Treating Soldiers With PTSD and Addiction
It is a well known fact that experiencing trauma can have a serious impact on the course of one’s life. A severe accident, or the loss of a loved one can scar people in seemingly ineluctable ways. If you have ever experienced such trauma, then you know firsthand the scars the event can leave with you, possibly even post-traumatic stress disorder (PTSD). An insidious mental illness that if left untreated can lead people to engage in self-destructive behavior. The paradox is such behaviors often take the form of self-medicating with drugs and alcohol, which initially can alleviate some of the symptoms of the disorder, but actually make the symptoms worse in the long run. What’s more, self-medicating can also lead to addiction, and what one finds themselves with is a co-occurring disorder—otherwise known as a dual diagnosis.
Symptoms of PTSD can include:
- Reliving the event (also called re-experiencing symptoms).
- Avoiding situations that remind you of the event.
- Having more negative beliefs and feelings.
- Feeling keyed up (also called hyperarousal).
PTSD In The Military
While the condition can develop in anyone who experiences trauma, most people you probably associate post-traumatic stress with is the military. Young men and women who go off to fight in armed conflict witness and experience first-hand the horrors of war. In the field of battle even the survivors are victims. After nearly two decades of continuous involvement in the Middle East there are thousands of military personnel who have come home from Afghanistan and Iraq changed.
Ideally, such people would have access to the best treatment money could buy. That is, effective methods of therapy and medication that can counter the symptoms and even repair some of the damage. Unfortunately, the Veterans Administration (VA) isn’t always on top of treating affected personnel, which means many service men and women take to calming their symptoms with substances. In many cases, it is a choice that leads to a dishonorable discharge, which can actually cut individuals off from receiving VA benefits. Therefore, upsetting one’s prospects for obtaining a good job after the military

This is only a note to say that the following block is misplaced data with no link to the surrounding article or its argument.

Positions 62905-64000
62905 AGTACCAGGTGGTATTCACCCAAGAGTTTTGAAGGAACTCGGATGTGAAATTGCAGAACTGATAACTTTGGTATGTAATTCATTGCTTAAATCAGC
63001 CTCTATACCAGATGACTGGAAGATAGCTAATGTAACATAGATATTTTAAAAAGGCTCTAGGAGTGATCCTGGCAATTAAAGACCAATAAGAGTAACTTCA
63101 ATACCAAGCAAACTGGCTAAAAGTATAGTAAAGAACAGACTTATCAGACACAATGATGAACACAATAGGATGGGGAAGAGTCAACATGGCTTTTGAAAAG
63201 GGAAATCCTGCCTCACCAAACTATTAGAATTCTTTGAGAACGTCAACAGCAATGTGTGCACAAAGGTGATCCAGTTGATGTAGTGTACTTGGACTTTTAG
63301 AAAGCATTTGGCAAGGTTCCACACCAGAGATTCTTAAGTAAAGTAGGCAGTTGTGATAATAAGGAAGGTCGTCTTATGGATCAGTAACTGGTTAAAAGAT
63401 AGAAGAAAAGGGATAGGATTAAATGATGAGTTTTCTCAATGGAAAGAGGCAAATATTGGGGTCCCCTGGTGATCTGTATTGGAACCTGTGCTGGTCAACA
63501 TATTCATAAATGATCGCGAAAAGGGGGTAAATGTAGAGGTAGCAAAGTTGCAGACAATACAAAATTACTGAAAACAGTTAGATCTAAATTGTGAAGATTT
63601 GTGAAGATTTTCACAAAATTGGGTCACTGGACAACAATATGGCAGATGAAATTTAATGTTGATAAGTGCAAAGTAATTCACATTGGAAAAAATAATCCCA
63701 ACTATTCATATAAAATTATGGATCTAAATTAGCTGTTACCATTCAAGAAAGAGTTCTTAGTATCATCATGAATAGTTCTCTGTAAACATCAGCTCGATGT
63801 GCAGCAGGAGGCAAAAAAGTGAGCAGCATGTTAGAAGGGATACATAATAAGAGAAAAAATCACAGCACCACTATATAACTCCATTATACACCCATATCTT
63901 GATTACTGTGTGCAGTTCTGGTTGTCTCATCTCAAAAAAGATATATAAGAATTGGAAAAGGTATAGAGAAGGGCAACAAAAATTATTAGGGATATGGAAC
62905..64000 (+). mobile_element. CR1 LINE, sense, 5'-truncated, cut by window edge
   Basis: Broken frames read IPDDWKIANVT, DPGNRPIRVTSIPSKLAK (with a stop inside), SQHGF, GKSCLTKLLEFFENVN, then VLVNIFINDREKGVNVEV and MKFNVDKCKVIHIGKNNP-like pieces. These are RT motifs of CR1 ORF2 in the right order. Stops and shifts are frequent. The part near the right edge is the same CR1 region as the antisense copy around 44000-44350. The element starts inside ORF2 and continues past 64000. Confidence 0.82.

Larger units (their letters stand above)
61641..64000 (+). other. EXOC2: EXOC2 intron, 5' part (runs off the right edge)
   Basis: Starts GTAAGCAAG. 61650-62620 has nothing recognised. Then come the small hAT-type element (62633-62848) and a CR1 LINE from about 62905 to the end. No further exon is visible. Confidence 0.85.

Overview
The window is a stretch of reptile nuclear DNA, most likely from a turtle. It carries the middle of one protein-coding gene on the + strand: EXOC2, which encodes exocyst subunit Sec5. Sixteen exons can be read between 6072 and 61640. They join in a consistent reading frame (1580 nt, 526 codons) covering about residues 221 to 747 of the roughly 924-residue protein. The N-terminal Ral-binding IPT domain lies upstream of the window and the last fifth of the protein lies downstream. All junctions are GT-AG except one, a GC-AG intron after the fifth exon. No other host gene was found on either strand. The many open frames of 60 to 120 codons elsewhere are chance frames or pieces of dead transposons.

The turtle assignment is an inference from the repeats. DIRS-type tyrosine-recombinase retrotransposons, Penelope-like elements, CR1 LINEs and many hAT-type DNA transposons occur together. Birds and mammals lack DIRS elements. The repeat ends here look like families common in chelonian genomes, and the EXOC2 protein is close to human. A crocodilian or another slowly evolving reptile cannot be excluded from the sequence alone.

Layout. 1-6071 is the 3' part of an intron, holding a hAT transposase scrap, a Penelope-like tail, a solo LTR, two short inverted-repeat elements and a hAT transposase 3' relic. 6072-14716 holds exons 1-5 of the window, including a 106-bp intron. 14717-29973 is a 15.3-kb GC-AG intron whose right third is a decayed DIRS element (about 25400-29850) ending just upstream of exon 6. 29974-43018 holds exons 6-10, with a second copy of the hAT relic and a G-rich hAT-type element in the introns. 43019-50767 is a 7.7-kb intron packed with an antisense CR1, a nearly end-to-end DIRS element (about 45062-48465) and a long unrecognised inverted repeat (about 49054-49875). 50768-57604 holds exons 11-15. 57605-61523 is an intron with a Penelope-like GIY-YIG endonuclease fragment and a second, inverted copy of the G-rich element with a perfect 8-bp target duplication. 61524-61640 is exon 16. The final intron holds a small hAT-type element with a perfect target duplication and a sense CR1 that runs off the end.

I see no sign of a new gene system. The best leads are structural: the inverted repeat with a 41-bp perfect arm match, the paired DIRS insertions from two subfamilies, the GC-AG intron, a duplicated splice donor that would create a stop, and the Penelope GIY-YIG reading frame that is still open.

A new report from the Government Accountability Office (GAO) found that during a four-year period, almost two-thirds of the 91,764 U.S. troops kicked out of the military for misconduct had received a diagnosis for post-traumatic stress, The Washington Post reports. The GAO is urging the Defense Department to do a better job at ensuring commanders consider medical conditions like PTSD when determining how to handle misconduct cases.
Treating Mental Illness – PTSD and Addiction
It is quite common for people with any form of mental illness to suffer from addiction as well. Which condition comes first is not as important as treating both disorders at the same time. Failure to do so usually results in an inability to recovery. At 10 Acre Ranch, we understand that drugs and alcohol can prolong a cycle of avoidance and delay treatment. For more than 25 years, we have treated many clients who courageously served overseas, who self-medicated their PTSD with drugs and alcohol. By addressing both the addiction and the co-occurring disorder they could get back on their feet and lead a fulfilling life.
If you or a loved one is struggling with post-traumatic stress disorder, and self-medicates, please contact us today. Recovery is possible.